Neil Courtney

Neil, the car has now done nearly 13 thousand race and rally miles and still has the MG Sport lead seals on the engine put in place in 1995 to ensure no fiddling with engine. The car raced in Japan from 95 until 2000 and was shipped to Australia for the 99 and 2000 Targa Tasmania Rally where it won its class each time. I purchased it and immediately went racing in our local All MG Race series here in Victoria. To date I have done 32 race meetings which constitutes over 100 individual races as well as another 8 sprint days when it is often used by 3 people on the day (me, my wife and my son). The poor little beggar sometimes doesn't even have a chance to cool down before it is out there again! The car i snot fast as it has a standard 1.8i engine (the only mod AFAIK is that it has solid lifters and presumably a different Camshaft to suit). I have reduced the weght somewhat and will reduce it even further in the coming off-season. I have also played with the hydrospheres and now control both the initial gas pressure as well as the fluid pressure. Naturally all four spheres are seperate. The engine is now getting tired and I have lost a few seconds per lap at our long circuits (about 4 seconds in 100 seconds) I have built a new engine for it but to date have not installed it as I am still competitive on the old engine and still having heaps of fun in the back half of the field. As to HGF........I have suffered from that to date. I always leave the car running after a race for about 5 minutes to allow the water temp to stabilise across the cooling system and hopefully remove some of the heat from the heat soak of the hot engine. I have raced many different cars over the last 25 years and this is by far the most fun I have had. The reliability has been 100% ( never has it DNF'd) and the prep between meetings is straight forward, cheap and simple. A really great little race car!

d mottram

the last message should read.....HGF...I have not suffered.........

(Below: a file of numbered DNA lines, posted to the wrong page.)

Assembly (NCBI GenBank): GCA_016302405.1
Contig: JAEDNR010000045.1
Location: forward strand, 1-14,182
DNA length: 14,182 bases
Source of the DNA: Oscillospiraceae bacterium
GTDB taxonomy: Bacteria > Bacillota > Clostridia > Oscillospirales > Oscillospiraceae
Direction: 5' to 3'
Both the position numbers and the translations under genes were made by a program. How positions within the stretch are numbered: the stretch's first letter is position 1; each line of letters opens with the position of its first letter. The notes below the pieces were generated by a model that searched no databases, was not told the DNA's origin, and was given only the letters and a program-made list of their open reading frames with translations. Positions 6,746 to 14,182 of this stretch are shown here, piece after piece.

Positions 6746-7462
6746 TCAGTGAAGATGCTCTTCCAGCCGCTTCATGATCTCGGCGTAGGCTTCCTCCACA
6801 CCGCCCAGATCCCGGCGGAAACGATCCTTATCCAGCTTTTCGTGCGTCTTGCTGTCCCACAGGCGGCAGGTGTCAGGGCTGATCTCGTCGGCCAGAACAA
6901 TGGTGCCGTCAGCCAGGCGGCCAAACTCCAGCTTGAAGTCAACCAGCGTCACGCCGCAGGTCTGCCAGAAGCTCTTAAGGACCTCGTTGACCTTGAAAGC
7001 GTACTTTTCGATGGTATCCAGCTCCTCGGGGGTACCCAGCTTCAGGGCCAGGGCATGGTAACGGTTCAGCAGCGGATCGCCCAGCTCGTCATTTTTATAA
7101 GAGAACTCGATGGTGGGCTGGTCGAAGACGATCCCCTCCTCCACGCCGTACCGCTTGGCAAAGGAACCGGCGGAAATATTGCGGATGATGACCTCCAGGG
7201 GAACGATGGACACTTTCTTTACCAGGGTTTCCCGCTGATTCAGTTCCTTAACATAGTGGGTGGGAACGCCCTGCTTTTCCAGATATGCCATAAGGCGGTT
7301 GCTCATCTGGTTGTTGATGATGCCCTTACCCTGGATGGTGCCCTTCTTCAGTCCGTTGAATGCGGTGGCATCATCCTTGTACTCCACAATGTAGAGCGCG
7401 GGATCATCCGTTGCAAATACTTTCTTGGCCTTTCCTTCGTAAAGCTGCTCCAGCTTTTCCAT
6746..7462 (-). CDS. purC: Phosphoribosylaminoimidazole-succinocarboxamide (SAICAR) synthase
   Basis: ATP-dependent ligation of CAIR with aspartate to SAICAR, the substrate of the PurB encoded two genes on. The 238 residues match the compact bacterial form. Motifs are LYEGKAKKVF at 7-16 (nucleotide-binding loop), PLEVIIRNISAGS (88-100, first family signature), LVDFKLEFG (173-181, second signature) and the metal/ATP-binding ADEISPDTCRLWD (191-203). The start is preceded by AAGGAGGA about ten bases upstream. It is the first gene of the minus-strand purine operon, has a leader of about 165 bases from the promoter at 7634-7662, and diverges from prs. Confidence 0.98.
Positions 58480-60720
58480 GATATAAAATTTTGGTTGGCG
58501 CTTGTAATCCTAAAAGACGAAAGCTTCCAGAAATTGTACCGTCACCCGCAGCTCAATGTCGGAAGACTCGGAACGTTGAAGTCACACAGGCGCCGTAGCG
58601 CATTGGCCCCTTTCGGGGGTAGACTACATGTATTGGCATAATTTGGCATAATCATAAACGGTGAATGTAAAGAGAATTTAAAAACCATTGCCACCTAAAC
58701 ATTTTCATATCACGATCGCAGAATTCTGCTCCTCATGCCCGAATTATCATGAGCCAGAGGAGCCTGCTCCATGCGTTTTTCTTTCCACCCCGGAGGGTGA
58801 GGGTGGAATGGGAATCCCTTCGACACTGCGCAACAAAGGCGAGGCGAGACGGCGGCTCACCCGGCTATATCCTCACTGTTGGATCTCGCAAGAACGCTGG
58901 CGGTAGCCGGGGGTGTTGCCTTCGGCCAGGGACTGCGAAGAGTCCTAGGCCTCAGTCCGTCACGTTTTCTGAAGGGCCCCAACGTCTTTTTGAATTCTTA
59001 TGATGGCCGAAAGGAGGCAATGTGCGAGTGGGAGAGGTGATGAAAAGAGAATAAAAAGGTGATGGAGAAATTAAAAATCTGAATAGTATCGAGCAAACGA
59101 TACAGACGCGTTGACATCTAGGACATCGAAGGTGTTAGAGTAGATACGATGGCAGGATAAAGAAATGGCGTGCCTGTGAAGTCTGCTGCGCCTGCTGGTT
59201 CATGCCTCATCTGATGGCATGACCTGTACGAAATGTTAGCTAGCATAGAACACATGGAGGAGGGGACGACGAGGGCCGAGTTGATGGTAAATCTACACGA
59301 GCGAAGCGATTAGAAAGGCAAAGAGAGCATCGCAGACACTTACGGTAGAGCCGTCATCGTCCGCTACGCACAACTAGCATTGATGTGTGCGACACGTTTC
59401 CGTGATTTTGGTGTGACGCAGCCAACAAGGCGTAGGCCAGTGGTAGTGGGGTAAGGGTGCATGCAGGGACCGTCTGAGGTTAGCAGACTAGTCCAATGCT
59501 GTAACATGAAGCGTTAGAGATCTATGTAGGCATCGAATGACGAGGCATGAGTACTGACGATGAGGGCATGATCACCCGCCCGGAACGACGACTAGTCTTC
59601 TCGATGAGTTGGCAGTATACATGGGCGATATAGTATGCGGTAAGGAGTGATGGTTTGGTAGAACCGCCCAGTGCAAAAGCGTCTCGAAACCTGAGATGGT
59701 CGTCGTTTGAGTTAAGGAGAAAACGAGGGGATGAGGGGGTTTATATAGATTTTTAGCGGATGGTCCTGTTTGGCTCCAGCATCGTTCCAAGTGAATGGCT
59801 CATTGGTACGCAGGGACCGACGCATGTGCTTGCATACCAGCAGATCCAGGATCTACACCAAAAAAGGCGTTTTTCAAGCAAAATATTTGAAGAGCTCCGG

d mottram

You almost want to make me emigrate to Oz just to go MG racing David! LOL

What have you done with the new engine? I'm not going to ask for race specific mods! ;o)

Did I send you Simon Erland's article regarding the K-series? There's a strong emphasis on engine balancing that appears critical for longevity on a track engine.
Rob Bell

Rob, Piper BP 300M cams. solid lifters, forged pistons, lightweight alloy flywheel,VVC head with std VVC Ivey valves and twin springs, self made DTH quad throttle bodies, will do an extractor system for it in due course. dry sumped (on this motor........baffled on the current one) probably does not need the dry sump but I had a Caterham alloy sump left over from a job so thought I would put it to good use....that's about it. Nothing really special or innovative.
Yes thanks, you did send me the Erland article which I found most informative.

d mottram


thank you for the report with your experiance. This makes me smile ... It's great to reading.

So we only _talk about it_ and you just did it. Find me envious !!

Dieter K.

Nice one David. Planning a similar engine - I can't decide whether to port my spare head, or whether to sell it and go for a VVC... decisions decisions...
Rob Bell

>go for a VVC...

Of course. Take it and through the VVC to garbage. The nearly unknown German tuner I visited recently does the same *standard*. Was co-driver myself in an Elise with 200bhp from a similar modified K-engine, reliable setup since 3 years now.
Carl, he is 30 minutes distance from Hannover airport using airport transfers tunbridge wells ;)
Dieter K.

The decision is made more difficult for me Dieter because: